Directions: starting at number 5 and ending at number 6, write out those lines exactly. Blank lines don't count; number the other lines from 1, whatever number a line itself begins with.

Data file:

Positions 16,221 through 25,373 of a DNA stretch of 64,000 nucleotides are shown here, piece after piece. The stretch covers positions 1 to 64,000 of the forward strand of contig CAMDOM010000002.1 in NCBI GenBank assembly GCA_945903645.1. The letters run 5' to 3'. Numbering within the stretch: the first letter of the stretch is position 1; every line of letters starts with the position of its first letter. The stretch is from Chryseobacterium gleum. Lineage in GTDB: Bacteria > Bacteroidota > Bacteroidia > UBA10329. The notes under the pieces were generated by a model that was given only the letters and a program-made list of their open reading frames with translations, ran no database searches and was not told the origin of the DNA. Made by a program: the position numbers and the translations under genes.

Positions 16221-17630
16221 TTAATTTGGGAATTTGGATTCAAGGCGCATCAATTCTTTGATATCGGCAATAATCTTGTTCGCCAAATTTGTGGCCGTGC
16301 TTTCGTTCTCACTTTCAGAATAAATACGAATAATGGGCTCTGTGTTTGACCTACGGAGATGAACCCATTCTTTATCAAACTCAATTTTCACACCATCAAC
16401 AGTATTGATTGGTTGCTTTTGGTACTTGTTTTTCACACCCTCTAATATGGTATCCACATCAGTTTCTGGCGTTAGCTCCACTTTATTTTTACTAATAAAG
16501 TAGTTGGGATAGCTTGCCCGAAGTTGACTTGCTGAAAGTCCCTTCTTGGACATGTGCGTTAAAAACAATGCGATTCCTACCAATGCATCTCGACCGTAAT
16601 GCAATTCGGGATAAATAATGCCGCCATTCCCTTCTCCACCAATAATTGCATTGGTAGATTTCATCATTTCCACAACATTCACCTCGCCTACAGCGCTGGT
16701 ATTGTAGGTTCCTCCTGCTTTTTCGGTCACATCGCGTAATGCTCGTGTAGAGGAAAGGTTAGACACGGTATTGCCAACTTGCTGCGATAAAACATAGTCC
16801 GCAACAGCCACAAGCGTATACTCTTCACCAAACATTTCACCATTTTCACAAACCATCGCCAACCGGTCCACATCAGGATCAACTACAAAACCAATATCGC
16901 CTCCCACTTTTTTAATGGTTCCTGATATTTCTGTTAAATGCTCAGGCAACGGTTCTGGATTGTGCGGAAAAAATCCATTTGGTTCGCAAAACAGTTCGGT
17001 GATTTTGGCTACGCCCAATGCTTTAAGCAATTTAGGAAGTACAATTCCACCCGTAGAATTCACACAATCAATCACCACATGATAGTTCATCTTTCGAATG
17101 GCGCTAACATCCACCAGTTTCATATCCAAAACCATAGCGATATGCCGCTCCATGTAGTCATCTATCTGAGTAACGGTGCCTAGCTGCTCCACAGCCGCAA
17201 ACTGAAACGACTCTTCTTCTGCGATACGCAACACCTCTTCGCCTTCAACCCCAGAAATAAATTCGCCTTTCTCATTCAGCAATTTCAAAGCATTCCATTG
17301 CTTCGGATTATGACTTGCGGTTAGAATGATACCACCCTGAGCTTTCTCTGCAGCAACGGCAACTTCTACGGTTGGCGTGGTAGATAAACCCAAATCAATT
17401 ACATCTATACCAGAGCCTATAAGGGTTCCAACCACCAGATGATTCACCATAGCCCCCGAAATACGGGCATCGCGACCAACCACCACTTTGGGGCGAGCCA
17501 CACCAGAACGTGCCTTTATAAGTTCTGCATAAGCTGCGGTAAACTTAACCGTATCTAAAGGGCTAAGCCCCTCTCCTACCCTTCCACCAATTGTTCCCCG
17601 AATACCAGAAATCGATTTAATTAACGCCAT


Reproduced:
16401 AGTATTGATTGGTTGCTTTTGGTACTTGTTTTTCACACCCTCTAATATGGTATCCACATCAGTTTCTGGCGTTAGCTCCACTTTATTTTTACTAATAAAG
16501 TAGTTGGGATAGCTTGCCCGAAGTTGACTTGCTGAAAGTCCCTTCTTGGACATGTGCGTTAAAAACAATGCGATTCCTACCAATGCATCTCGACCGTAAT